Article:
Thoughts on the Future of the Real Estate Market.
Baby boomers are those individuals born during the period from roughly 1945 to 1964. Following World War II, peace and economic prosperity occurred for roughly twenty years. Along with this came an explosion in the birth rates in the United States. This increase in birth rates created a bulge in the overall population, to with, the baby boomer generation.
As economists and pundits look to the future, they worry about what will happen when baby boomers move out of the job market. Who will replace them? What happens to their money? Will the drain on the stock market from 401k distributions wipe out the stock market? What about real estate where baby boomers are starting to pass their peak earning years? Is everything going to crash? No.
The first reason the real estate market will not die is the boomers. They do not just disappear when they retire. Most are continuing to invest in real estate as they start receiving retirement distributions. In 2004, this fact was evidenced by the fact that of all home sales, 35 percent were for second homes. Clearly, the boomers will remain active for some time.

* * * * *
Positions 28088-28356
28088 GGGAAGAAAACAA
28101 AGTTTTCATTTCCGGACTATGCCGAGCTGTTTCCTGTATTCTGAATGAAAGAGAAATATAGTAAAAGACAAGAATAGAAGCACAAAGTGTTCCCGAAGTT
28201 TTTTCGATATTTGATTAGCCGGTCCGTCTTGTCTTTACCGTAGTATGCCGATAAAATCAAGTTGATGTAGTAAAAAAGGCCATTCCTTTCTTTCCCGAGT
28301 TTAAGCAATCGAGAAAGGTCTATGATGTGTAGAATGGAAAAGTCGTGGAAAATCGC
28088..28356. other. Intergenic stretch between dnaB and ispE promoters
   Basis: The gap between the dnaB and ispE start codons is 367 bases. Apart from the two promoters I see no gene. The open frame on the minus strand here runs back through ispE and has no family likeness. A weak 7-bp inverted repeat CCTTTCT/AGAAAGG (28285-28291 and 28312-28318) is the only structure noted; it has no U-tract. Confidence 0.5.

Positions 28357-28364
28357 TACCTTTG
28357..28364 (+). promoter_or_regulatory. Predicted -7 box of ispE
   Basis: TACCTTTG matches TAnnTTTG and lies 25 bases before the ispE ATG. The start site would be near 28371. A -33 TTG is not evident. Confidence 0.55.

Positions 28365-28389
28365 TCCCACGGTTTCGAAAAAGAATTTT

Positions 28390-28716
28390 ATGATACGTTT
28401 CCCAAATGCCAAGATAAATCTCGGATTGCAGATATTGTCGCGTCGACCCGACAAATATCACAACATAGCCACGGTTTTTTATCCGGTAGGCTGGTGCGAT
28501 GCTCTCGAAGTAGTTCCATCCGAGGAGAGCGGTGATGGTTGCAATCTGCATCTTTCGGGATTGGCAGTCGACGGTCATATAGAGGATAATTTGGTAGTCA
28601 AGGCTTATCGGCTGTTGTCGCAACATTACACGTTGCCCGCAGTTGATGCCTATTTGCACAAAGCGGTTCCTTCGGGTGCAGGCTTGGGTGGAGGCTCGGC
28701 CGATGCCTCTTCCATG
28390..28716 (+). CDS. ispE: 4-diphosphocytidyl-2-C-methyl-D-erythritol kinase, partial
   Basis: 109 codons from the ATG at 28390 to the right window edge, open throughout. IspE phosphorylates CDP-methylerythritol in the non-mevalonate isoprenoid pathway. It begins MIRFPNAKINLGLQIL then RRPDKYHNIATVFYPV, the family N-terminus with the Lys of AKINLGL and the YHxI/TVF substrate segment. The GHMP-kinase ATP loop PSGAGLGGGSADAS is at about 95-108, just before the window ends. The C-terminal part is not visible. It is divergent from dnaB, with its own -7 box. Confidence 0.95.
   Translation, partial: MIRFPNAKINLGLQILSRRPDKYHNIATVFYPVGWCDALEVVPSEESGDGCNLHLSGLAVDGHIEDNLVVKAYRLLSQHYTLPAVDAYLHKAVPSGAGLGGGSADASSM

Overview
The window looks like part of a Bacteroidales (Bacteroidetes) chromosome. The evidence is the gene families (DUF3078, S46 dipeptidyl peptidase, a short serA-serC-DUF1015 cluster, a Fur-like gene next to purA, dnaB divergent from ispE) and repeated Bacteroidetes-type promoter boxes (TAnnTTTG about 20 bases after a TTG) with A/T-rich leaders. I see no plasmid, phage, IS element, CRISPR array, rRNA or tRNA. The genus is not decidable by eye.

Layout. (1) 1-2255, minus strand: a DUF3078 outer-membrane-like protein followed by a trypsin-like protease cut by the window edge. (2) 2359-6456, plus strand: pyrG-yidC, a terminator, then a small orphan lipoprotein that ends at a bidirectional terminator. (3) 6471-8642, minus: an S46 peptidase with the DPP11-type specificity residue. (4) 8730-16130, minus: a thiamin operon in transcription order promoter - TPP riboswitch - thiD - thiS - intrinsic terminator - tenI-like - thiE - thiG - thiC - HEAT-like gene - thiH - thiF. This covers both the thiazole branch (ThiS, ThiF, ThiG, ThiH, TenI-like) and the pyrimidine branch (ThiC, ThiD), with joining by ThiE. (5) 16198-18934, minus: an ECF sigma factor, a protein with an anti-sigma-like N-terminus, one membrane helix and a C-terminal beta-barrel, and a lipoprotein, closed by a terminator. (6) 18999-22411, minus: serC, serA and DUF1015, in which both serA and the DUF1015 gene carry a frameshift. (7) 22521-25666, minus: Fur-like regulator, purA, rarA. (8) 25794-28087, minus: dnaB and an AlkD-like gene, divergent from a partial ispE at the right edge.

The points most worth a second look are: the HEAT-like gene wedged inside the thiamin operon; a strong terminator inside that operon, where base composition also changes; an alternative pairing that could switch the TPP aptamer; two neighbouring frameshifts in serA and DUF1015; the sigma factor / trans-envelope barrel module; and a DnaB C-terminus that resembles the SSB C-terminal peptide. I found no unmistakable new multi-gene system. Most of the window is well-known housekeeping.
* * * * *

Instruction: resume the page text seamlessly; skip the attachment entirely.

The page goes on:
There is also a new generation starting to be introduced to the real estate market. While it is true that baby boomers are the largest population bulge we have seen, one has to keep in mind that the boomers had their own offspring. The second largest population bulge we have seen are these children. They are now entering their twenties and thirties, which means they are entering the real estate market as buyers often borrowing from their parents for down payments.
Immigration is a controversial subject. Regardless of your view, the undisputed evidence shows a large number of legal immigrants coming into the country since 1970. Obviously, these individuals and families represent another pool of buyers.
Despite the wailing of so-called experts, the real estate market should continue to purr along as it always has. Real estate is still one of the best investments. Yes, there will be fluctuations, but the prophecies of doom and gloom are unsupported by the facts.